If you think this giant rideable mech would at home in a Japanese anime or manga, then the lead designer and artist Kogoro Kurata did his job well. Inspired by the the anime he watched as a kid, Kogoro contacted Suidobashi Heavy Industry to create Kuratas; a robotic behemoth that stands 13 feet tall, weighs approximately 5 tons, and has a number of attachments including a rotating BB minigun, a rocket launcher, and a surprisingly dexterous humanoid hand.
Although not quite as fast as its smaller precursor, Cheetah, WildCat brings that that speed out of the laboratory and into the real world. WildCat has the record for the fastest free running quadrupedal robot at 19.8 mph, and it can maintain its speed and stability while maneuvering and turning corners. The engineers at Boston Dynamics hope to eventually have WildCat running at speeds of 50 mph or more, and they’ve the financial backing of none other than DARPA to make sure they have whatever it takes to meet their goals.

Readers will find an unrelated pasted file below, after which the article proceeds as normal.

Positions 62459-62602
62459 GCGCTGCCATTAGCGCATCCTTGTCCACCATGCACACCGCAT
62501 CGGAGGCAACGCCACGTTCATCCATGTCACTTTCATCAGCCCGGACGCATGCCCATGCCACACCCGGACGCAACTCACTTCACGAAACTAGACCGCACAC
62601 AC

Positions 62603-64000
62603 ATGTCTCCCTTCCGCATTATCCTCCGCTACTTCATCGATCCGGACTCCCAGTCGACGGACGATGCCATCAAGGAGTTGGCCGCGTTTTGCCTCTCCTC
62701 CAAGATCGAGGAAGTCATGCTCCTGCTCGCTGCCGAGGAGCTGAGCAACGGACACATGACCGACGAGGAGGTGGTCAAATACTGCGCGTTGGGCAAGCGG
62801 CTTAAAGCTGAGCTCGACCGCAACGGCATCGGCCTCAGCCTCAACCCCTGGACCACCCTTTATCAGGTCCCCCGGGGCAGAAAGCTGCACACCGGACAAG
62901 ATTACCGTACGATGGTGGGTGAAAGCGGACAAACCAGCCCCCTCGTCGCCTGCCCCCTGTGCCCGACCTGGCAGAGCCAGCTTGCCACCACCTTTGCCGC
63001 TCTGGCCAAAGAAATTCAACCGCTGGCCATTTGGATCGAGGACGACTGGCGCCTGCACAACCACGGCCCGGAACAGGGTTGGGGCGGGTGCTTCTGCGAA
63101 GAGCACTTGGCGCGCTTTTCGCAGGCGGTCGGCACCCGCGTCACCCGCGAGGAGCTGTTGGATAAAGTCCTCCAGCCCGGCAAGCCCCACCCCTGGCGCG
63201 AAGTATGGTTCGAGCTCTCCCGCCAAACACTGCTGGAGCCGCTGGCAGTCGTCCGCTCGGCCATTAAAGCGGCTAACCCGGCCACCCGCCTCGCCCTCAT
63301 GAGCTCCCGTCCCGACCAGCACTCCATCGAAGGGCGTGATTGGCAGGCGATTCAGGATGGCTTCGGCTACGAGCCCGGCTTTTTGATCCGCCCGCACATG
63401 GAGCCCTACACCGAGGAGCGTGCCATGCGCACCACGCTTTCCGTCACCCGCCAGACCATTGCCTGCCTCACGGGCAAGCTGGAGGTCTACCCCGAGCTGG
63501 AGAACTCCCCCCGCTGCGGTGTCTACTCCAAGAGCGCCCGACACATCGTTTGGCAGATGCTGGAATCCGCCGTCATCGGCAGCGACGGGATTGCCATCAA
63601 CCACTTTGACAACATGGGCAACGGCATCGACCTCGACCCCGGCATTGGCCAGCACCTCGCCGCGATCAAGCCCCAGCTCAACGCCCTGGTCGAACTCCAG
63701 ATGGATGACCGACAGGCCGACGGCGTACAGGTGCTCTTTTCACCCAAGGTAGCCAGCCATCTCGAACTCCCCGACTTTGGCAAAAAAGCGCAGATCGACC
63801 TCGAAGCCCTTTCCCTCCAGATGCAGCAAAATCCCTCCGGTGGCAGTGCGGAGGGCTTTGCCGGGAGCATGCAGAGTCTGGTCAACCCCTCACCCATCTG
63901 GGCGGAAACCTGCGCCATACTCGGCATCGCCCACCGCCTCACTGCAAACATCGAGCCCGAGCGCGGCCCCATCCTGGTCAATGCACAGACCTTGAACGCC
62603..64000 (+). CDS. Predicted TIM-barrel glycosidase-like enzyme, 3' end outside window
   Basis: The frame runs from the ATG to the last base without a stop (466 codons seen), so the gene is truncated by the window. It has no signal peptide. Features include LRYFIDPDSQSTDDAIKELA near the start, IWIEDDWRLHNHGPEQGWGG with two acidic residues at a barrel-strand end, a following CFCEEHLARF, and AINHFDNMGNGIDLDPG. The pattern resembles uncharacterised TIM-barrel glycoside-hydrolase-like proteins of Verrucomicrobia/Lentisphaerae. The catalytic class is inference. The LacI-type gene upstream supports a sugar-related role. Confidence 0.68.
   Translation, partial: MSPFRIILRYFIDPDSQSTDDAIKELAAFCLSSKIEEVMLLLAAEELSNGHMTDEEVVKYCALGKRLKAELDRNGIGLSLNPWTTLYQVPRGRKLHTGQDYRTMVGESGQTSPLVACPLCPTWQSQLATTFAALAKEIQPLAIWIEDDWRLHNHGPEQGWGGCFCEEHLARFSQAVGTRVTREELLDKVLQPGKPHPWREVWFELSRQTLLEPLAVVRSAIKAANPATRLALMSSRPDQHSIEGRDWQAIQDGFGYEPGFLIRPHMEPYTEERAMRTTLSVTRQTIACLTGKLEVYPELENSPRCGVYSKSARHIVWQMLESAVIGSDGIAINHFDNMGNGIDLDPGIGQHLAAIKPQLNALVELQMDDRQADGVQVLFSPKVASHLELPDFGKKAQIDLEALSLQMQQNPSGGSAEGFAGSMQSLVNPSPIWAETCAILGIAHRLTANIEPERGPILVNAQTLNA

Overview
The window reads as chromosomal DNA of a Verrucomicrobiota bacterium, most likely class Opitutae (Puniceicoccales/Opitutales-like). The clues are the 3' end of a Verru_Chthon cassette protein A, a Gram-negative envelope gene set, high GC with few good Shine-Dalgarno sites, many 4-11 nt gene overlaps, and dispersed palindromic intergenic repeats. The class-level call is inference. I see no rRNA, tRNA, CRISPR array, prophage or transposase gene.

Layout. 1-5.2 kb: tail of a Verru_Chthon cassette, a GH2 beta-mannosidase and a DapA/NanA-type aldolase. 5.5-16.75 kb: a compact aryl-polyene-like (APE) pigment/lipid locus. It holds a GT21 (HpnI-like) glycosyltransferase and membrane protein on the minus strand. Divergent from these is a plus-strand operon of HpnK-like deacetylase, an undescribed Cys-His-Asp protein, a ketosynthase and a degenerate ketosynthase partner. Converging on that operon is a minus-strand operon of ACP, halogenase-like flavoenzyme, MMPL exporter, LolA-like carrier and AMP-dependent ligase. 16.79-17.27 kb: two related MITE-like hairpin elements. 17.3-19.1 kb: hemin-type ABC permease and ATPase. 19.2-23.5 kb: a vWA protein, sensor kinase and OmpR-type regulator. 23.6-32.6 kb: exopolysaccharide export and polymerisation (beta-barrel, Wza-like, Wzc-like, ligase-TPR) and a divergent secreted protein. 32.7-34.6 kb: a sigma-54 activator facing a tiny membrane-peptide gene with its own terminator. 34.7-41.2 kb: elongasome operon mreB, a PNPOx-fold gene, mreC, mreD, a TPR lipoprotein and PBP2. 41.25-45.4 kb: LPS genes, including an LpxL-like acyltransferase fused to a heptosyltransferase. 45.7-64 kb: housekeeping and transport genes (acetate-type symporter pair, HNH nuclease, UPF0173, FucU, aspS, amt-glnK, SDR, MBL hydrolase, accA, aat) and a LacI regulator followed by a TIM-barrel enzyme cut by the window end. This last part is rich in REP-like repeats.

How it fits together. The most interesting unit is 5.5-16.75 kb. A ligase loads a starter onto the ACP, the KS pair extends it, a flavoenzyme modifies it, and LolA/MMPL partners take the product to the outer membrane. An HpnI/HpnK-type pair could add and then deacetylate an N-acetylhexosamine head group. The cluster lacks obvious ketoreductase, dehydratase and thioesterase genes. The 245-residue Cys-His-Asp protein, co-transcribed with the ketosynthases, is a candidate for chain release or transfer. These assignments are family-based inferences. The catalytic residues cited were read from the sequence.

Sophia is a social humanoid robot that uses advanced AI to interact with humans, even going so far as processing her own speech and understanding and mimicking human facial expressions and behaviors. Her creators, Hanson Robotics, believe she is the first step to creating truly sentient AI; she has already become the first robot to receive full citizenship in a country. Although she is still far from being real artificial life, Sophia’s existence has definitely started to blur the line between human and machine, if only slightly.
Created by the Norwegian robotics company of the same name, the Eelume is a serpent-like robot designed to be used deep underwater to monitor and repair deep sea cables and irrigation tubes that wouldn’t be accessible to by divers or submarines. While that’s all well and good, it doesn’t explain why one of the first prototypes of the robot needed to be painted a terrifying jet black with glowing red eyes…yeah, real funny guys. Luckily, the newest models have been brightened up a little bit, but even so, just the knowledge that these mechanical sea snakes might soon be slithering through oceans all around the world should be enough to keep you from going back to the beach any time soon.